Employing talented individuals is an essential initiative of all business owners. Once hired, retaining top-notch talent becomes an equally important objective, as these performers have ample opportunities to utilize their skills in any number of ways for any number of organizations. Workforce turnover is costly, and losing key employees can be detrimental to a business. In no particular order, it is my opinion that motivated staff demand the following opportunities from their employers:
- Challenging work environment,
- Potential to serve others and make a positive impact in people’s lives,
- Adequate compensation,
- Potential to advance within an organization, and
- Acknowledgment for their contributions.
When it comes to adequate compensation, cash wages comprise only a piece of the puzzle. Fringe benefits, such as health insurance and retirement plans, are equally important pieces of a balanced compensation package. Since business owners have a vested interest in the well-being of their team members, offering health insurance as a component of employee compensation makes good sense. Many employers have the opportunity to sweeten the deal by providing this benefit as part of a “cafeteria plan” under section 125 of the Internal Revenue Code (IRC). The remainder of this post defines section 125 cafeteria plans, describes plan mechanics, and lists set-up requirements.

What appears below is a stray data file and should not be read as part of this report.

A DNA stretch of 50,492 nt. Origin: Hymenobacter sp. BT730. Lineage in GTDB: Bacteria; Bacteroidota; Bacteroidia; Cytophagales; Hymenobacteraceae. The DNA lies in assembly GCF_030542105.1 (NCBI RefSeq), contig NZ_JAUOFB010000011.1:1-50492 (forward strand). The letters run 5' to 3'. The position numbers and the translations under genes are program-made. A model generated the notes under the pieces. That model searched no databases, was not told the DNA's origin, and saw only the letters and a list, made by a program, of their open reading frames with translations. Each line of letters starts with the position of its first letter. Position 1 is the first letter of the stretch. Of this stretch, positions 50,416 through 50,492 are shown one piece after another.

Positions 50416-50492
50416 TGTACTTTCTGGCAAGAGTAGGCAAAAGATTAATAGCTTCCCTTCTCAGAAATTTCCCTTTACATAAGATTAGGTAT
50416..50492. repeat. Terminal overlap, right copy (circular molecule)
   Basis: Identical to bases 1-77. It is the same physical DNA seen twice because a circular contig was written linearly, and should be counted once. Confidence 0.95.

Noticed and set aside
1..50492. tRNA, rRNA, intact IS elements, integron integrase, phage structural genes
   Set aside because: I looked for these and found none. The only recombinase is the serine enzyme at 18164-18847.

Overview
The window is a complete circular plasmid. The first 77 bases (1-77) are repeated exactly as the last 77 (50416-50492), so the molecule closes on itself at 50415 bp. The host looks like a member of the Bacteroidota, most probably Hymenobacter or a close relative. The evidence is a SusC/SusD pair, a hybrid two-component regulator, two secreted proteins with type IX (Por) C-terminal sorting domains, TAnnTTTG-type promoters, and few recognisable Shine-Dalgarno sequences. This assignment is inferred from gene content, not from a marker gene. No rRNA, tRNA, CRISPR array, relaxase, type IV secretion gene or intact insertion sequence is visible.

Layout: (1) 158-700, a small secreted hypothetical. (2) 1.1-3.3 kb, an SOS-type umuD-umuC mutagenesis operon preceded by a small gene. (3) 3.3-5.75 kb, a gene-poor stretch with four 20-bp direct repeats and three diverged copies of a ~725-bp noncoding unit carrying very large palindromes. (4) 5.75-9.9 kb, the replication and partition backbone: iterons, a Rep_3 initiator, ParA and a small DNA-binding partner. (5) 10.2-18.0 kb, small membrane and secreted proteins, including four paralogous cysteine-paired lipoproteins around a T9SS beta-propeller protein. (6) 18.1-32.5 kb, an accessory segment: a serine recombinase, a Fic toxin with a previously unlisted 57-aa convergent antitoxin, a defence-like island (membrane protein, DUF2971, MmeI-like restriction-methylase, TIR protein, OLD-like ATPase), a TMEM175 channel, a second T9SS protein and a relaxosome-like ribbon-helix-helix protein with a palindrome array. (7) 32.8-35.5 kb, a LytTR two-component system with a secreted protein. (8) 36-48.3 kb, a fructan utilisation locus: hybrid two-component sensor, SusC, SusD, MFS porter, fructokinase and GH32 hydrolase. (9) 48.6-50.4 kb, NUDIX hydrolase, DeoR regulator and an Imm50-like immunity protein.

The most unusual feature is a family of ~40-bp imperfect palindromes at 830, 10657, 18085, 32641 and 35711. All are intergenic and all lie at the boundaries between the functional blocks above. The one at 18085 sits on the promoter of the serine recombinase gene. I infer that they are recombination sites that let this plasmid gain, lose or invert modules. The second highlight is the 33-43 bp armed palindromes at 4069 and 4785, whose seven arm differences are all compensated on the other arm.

Defining Section 125 Cafeteria Plans. The Internal Revenue Service (IRS) defines a cafeteria plan as a separate written plan maintained by an employer for employees that meet specific requirements and regulations of section 125 of the IRC. Participants of an employer-sponsored plan can receive certain benefits on a pretax basis (i.e., free from income tax), and they must be permitted to choose among at least one taxable benefit (such as cash) and one qualified benefit (such as accident and health insurance).
Describing Cafeteria Plan Mechanics. Section 125 cafeteria plans allow employees to contribute pre-tax dollars for payment of qualified benefits (i.e., accident and health insurance, dependent care assistance, group-term life insurance, etc.). These contributions are generally made pursuant to salary redirection agreements between employer and employee. Under such an agreement, salary redirection contributions are not actually or constructively received by the participant and, thus, are not considered wages for federal income tax purposes. Furthermore, employee contributions to cafeteria plans are not subject to employment taxes (i.e., social security, medicare, and unemployment insurance).
Set-Up Requirements of Cafeteria Plans. Business owners are required to execute the following documents in order to create section 125 cafeteria plans:
- Plan Document, and
- Adopting Resolution (if business is organized as a corporation).
In addition, employers must make the following documents available to eligible participants of the plan:
- Summary Plan Description, and
- Participant Forms, including
- Election Not to Participate, and
- Change in Status Election Form